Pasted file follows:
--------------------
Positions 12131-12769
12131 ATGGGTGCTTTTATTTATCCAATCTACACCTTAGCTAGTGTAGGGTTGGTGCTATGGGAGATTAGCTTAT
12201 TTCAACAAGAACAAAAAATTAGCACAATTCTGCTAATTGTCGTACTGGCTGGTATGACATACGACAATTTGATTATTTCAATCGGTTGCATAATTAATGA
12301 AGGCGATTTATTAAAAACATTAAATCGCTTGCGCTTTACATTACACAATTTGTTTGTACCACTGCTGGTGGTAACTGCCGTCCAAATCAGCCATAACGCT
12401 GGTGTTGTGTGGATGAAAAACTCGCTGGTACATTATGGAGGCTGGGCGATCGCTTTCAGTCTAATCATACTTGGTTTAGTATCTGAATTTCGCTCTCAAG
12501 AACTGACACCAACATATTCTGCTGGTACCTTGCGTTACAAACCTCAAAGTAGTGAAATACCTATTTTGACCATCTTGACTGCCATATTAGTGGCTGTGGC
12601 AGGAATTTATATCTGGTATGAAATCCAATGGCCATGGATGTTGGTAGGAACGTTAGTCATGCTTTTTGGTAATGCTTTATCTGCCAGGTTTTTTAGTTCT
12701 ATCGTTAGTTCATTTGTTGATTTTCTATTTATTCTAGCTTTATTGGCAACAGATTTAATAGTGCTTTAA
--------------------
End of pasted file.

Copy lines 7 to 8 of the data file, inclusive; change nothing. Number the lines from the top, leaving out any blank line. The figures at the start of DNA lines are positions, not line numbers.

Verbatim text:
12601 AGGAATTTATATCTGGTATGAAATCCAATGGCCATGGATGTTGGTAGGAACGTTAGTCATGCTTTTTGGTAATGCTTTATCTGCCAGGTTTTTTAGTTCT
12701 ATCGTTAGTTCATTTGTTGATTTTCTATTTATTCTAGCTTTATTGGCAACAGATTTAATAGTGCTTTAA